Is there such a thing as a benign dictator? Can a ruthless but rigorous autocrat offer the best medicine for a country rebuilding after a catastrophe? How does one weigh human rights abuses against the record of a seemingly well-run economy in a troubled region? And, most of all, how forgiving should we be of an authoritarian government if it took office after a genocide it helped to end?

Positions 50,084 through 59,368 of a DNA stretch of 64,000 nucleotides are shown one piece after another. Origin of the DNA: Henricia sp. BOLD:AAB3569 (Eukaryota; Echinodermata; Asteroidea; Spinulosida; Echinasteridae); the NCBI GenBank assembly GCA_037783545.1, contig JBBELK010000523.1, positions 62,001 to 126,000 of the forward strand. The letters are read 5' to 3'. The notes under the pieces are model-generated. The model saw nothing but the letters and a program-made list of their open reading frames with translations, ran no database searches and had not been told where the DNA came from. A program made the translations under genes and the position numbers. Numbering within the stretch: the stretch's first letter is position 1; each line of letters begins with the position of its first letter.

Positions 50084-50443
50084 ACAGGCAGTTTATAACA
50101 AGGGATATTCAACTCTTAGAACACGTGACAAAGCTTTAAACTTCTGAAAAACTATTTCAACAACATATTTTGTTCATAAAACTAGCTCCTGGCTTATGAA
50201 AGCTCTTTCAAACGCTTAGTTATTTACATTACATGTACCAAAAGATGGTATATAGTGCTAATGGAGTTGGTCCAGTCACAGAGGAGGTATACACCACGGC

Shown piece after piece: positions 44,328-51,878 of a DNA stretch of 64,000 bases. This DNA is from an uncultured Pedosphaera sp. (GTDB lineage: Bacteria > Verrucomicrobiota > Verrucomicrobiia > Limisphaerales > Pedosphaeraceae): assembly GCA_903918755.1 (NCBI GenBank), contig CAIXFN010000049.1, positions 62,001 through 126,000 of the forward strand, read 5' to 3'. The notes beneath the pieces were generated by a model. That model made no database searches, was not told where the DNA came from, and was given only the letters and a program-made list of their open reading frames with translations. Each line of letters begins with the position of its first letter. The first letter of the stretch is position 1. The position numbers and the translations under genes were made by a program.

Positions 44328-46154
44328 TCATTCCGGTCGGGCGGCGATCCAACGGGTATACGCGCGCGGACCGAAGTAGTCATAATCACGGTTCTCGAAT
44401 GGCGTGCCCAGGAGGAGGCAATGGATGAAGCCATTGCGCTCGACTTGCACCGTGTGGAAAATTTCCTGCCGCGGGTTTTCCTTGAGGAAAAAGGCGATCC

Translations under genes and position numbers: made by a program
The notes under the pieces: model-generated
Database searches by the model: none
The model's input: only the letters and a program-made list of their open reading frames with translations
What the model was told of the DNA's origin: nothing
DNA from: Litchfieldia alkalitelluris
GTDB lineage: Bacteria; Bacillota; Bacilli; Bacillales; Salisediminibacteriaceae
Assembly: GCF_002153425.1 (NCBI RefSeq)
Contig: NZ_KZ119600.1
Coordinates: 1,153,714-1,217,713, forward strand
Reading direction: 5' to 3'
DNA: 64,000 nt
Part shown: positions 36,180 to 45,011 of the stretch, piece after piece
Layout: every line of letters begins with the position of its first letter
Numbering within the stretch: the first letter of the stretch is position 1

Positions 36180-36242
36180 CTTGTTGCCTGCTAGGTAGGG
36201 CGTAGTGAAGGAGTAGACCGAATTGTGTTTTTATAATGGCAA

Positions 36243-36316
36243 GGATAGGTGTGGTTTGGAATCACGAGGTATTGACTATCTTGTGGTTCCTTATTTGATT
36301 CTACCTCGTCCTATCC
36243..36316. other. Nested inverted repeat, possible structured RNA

For nearly 30 years Rwanda’s President Paul Kagame, the puritanical former rebel leader who seized power after the 1994 genocide, has faced these questions. In the intervening years, not only has his image broadly survived, but he has been at the centre of a global personality cult. US administrations and UK governments have lavished attention and aid on his regime. He has been lauded as a new model leader. His Rwanda has been depicted as an African Singapore or even a Switzerland...

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